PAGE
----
PEP Review 88-3-3
Vinyl Chloride from EDC Pyrolysis by Tosoh Technology
Published: January 1990
Tosoh Corporation of Japan has developed an improved technology for ethylene dichloride (EDC) pyrolysis to vinyl chloride (VCM) by making better use of the cracking furnace and energy recovery from the cracked gas. In the improved process, preheated purified liquid EDC is evaporated through heat exchange with the cracked gas before being sent to the furnace. The company claims that the improved technology allows a 5-10% increase in VCM production per pass without any increase in by-product formation or energy loss. The increase is the result of extra available surface in the furnace, which would have been used for the evaporation of EDC in one of the two conventional techniques. At present, either preheated liquid EDC or vaporized EDC is used as a feedstream to the pyrolysis furnace in commercial practice. In SRI's PEP Report 5C, a conventional process with vaporized EDC as feed stream was presented.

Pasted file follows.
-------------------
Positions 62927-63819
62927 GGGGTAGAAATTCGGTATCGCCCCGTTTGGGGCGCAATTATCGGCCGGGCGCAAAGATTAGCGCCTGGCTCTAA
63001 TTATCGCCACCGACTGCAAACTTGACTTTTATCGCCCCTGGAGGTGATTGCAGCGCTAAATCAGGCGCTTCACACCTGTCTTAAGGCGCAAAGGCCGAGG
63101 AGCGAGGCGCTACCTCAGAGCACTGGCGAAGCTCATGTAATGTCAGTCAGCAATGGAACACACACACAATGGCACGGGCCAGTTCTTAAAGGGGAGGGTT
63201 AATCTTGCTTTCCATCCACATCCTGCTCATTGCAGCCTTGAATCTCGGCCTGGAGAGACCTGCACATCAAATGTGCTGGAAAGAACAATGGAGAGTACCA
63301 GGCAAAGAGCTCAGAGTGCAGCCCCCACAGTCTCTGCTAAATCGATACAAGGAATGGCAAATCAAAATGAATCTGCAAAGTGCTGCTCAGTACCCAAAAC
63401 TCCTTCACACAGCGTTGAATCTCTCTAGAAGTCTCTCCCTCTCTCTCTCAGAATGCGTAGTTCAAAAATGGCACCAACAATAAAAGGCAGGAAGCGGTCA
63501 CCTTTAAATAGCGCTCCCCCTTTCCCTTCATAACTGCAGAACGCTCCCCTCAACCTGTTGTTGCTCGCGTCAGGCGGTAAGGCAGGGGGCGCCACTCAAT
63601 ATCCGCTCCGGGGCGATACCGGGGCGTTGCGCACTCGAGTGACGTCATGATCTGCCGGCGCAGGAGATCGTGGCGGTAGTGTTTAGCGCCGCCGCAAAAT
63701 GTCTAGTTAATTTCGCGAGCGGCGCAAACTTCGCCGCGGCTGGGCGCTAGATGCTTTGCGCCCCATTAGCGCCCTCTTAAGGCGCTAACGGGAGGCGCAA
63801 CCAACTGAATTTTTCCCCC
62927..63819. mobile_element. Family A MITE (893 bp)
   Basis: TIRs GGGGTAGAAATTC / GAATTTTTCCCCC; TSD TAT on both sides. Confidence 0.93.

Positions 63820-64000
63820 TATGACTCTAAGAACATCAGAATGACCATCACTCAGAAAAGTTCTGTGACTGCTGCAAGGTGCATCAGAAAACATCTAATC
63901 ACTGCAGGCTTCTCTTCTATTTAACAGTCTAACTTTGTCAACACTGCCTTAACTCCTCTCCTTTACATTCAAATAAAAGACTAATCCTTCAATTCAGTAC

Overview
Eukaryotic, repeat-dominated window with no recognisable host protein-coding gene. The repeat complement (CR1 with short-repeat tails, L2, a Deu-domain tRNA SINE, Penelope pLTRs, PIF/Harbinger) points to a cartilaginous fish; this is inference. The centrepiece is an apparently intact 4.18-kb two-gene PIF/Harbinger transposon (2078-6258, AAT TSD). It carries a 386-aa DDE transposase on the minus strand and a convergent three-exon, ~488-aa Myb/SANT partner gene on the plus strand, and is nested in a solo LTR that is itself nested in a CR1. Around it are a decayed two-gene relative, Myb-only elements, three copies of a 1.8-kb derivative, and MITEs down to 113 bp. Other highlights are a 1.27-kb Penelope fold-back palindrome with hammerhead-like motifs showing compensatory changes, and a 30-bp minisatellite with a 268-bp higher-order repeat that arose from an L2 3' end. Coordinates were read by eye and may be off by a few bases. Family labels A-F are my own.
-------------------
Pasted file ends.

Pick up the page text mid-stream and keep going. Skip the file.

In this review, SRI evaluates the Tosoh process (a conventional process modified with the Tosoh technique for the recovery of potential heat from the cracked gas) and compares its economics with those of the conventional EDC pyrolysis process updated from PEP Report 5C. The SRI evaluation indicates that the Tosoh process requires less total fixed capital than does the conventional process. The saving is mainly from the reduction in off-site investment. Because of close differences in both capital investment and production costs, we conclude that the Tosoh process is essentially equivalent economically to the conventional process.